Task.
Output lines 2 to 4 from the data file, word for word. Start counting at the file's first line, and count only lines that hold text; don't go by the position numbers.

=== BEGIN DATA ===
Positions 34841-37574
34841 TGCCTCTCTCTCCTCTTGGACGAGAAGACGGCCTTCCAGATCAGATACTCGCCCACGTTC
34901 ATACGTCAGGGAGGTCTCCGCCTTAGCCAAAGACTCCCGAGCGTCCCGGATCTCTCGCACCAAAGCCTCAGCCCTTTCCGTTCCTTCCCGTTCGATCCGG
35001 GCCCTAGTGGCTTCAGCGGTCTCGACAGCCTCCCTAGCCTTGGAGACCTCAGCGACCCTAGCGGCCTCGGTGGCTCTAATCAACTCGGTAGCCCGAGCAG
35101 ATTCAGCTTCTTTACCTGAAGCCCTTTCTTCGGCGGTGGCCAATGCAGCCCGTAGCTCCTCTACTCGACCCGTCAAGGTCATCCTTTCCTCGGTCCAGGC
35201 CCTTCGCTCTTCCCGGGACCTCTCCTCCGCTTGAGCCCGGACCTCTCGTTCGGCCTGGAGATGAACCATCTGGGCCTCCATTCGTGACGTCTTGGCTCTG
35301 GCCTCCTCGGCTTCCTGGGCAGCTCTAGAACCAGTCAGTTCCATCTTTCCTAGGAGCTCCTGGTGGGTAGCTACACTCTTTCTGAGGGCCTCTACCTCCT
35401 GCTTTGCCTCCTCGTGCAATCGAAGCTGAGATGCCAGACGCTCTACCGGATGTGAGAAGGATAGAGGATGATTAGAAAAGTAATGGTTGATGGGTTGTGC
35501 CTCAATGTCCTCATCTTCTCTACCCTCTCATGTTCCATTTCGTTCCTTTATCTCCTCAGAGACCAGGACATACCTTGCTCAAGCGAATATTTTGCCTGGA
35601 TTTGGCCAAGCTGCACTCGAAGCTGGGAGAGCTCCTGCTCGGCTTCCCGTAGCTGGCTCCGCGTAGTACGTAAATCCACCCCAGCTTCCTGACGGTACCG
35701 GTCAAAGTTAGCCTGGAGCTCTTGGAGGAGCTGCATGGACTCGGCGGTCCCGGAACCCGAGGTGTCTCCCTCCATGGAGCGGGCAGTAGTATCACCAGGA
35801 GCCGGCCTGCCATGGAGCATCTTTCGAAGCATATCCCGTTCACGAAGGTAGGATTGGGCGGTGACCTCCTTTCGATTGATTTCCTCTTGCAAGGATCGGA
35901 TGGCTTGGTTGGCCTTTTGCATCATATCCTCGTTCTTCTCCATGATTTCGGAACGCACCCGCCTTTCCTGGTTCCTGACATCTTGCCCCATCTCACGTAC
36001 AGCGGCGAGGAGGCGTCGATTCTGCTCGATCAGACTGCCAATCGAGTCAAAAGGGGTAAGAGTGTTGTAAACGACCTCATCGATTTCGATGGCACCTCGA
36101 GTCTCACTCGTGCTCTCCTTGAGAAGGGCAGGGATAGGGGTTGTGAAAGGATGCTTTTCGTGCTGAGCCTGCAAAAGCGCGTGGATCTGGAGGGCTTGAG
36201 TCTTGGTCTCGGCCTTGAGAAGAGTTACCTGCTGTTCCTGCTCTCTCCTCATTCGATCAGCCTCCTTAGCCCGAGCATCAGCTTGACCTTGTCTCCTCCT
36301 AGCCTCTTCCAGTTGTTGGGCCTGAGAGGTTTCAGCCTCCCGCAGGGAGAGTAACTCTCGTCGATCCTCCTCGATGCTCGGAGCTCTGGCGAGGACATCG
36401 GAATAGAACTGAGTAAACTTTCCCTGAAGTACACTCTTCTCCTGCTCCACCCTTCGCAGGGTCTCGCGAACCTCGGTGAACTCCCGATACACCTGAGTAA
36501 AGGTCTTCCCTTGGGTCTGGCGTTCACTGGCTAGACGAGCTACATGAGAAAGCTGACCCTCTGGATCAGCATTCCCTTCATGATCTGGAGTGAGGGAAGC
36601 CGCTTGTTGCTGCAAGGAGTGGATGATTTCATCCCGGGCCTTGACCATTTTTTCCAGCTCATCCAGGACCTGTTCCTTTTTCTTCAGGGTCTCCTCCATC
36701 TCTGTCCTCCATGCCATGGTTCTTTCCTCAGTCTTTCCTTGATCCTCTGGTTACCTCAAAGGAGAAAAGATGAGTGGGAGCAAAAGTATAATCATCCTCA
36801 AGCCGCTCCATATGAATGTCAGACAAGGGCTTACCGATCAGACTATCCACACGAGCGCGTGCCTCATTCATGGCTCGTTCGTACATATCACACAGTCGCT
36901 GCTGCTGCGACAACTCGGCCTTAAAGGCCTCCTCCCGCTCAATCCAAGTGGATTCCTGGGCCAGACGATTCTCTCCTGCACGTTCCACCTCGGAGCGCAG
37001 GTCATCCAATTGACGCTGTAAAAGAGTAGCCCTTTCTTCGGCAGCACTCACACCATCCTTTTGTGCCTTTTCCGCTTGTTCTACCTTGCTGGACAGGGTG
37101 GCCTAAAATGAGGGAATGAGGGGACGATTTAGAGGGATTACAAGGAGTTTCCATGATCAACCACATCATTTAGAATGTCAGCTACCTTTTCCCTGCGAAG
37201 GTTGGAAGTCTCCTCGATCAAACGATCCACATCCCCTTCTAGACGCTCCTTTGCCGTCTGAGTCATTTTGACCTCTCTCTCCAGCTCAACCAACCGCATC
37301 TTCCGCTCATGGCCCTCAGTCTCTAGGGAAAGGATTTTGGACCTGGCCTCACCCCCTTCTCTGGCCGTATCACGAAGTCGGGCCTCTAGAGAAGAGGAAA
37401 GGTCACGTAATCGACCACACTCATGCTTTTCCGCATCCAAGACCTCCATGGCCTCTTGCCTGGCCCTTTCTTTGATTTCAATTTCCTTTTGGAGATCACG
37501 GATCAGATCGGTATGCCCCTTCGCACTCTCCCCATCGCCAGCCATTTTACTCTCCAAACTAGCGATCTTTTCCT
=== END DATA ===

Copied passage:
34841 TGCCTCTCTCTCCTCTTGGACGAGAAGACGGCCTTCCAGATCAGATACTCGCCCACGTTC
34901 ATACGTCAGGGAGGTCTCCGCCTTAGCCAAAGACTCCCGAGCGTCCCGGATCTCTCGCACCAAAGCCTCAGCCCTTTCCGTTCCTTCCCGTTCGATCCGG
35001 GCCCTAGTGGCTTCAGCGGTCTCGACAGCCTCCCTAGCCTTGGAGACCTCAGCGACCCTAGCGGCCTCGGTGGCTCTAATCAACTCGGTAGCCCGAGCAG